We Pause for a Brief Message from…The Crows

crow-cancer-survivors-2-6-17-7464Today may be Monday, but it was also a beautiful day, with ample sunshine at least in the morning and early afternoon hours, and we warmed up to 54 degrees, which is downright balmy. So I went for a walk this afternoon in search of…birds.

Unlike my most recent visits, there were no Cardinals or White-Throated Sparrows to be seen, although I heard one or two. The Black-Capped Chickadees were more vocal but hiding.

I checked the two usual places in Millennium Park before I set off for the Cancer Survivors Garden and then as I approached. I thought I saw four large black birds perched in a tree down at the southeast end. Could it be…?

crows-cancer-survivors-2-6-17-7427Yes, they were Crows. And there they sat, silent and still. I wondered if maybe one of them was the individual that had flown by on Thursday and since today was such a nice day, it gathered friends to hang out with to see if I was for real.

I put peanuts and some pretty-stale-by-now Birdz cookies at the base of the tree they were in. And the Crows just sat there in the tree, still, silent.

I went to a far bench where I could sit and watch them, and they remained stone-faced. After a minute or two I decided I should probably go back to work. It was only as I started walking away, they all followed me.

I didn’t mind being tricked out of more treats. I put peanuts and the rest of the stale cookies at the base of one of the trees where we used to hang out, and sat down and watched them party. Two Chickadees showed up and also got to work on some birdseed. The Crows started to call a little bit. It was like seeing old friends and picking up right where we left off.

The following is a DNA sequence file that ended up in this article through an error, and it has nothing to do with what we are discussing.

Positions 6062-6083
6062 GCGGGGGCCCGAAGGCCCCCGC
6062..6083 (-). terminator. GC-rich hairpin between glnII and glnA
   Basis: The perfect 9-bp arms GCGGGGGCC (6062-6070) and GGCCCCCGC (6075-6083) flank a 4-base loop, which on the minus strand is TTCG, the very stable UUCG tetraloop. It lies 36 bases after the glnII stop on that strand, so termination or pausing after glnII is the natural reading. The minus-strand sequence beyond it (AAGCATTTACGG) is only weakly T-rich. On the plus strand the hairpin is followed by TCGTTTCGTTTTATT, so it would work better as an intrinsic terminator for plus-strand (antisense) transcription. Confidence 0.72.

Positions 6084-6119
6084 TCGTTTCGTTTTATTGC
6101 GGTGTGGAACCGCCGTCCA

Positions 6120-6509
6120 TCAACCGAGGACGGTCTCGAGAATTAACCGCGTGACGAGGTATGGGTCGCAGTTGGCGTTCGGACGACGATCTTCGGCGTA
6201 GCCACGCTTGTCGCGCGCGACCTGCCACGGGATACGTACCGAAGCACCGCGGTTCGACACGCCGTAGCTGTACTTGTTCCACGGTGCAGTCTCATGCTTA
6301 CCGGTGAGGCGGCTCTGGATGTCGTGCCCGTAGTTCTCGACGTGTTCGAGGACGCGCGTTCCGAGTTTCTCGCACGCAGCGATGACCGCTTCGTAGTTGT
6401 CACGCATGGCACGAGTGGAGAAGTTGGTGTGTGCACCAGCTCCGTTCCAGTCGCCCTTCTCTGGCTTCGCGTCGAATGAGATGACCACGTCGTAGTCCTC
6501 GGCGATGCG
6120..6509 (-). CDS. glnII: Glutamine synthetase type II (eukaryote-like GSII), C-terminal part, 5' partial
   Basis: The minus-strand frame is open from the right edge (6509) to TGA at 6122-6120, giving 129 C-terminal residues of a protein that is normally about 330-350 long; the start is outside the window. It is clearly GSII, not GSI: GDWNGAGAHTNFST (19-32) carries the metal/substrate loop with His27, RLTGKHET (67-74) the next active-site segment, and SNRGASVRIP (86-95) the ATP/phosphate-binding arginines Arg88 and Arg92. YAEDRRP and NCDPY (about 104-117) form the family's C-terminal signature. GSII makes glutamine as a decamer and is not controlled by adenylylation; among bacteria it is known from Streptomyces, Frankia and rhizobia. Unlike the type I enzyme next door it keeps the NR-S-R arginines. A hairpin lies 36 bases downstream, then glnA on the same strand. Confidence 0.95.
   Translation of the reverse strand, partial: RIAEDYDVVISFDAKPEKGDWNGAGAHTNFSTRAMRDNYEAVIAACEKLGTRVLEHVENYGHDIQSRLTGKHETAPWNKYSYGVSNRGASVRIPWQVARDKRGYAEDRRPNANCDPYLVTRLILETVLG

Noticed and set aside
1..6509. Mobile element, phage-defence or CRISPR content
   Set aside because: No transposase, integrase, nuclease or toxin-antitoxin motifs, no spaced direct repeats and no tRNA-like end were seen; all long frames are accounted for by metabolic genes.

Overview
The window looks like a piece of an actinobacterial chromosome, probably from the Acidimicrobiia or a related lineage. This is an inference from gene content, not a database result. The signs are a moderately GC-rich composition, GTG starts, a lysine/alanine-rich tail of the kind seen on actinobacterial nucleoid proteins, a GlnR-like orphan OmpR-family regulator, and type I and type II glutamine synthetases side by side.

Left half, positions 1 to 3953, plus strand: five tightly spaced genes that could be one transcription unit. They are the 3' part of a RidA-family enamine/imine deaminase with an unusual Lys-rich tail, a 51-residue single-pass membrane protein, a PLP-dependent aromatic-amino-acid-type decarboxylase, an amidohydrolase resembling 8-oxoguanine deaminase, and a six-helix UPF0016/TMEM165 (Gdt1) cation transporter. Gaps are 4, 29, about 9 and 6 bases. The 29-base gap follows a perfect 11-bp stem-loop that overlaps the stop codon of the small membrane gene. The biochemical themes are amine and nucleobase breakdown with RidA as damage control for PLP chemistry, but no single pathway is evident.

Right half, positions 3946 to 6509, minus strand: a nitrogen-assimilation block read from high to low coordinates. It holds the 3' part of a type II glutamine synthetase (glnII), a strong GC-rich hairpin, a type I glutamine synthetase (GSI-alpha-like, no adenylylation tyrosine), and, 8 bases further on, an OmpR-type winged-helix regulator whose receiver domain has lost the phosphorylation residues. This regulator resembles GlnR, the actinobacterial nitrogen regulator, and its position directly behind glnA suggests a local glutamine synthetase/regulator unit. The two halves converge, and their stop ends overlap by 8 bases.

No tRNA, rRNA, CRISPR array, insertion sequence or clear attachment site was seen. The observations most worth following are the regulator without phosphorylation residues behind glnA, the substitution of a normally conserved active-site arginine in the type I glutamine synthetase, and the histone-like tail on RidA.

All I can hope for is that this is not a singular occurrence and that we meet again on a regular basis. I realize I have to hold up my end too: it’s up to me to show up more often as well.

Spring is coming.

In case you’re wondering, we didn’t talk politics. In fact it occurred to me later that the Crows really don’t like crowds, and maybe the protests and marches kept them away, so it was only fitting they had me to themselves for our reunion.

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Reflections on a Post-Groundhog Day

noca-millennium-2-2-17-7364This really has nothing to do with Groundhog Day except that, according to the official Groundhog, we are in for 6 more weeks of winter. I can tell you that as annoying as that prospect might be, it’s nothing compared to dreading the “what next?” incredulity of news coming from the nation’s capitol.

The Northern Cardinals have been hanging out at the northwest corner of Millennium Park by the entrance to the Boeing Gallery.

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This is not going to be a political rant, indeed, I’m trying to escape our new reality for a few moments of sanity, as long as birds are still around to help. Sometimes I have to wait a while before the birds show up, but eventually they do. All these photos are from the last week or so, Millennium and Maggie Daley parks in downtown Chicago.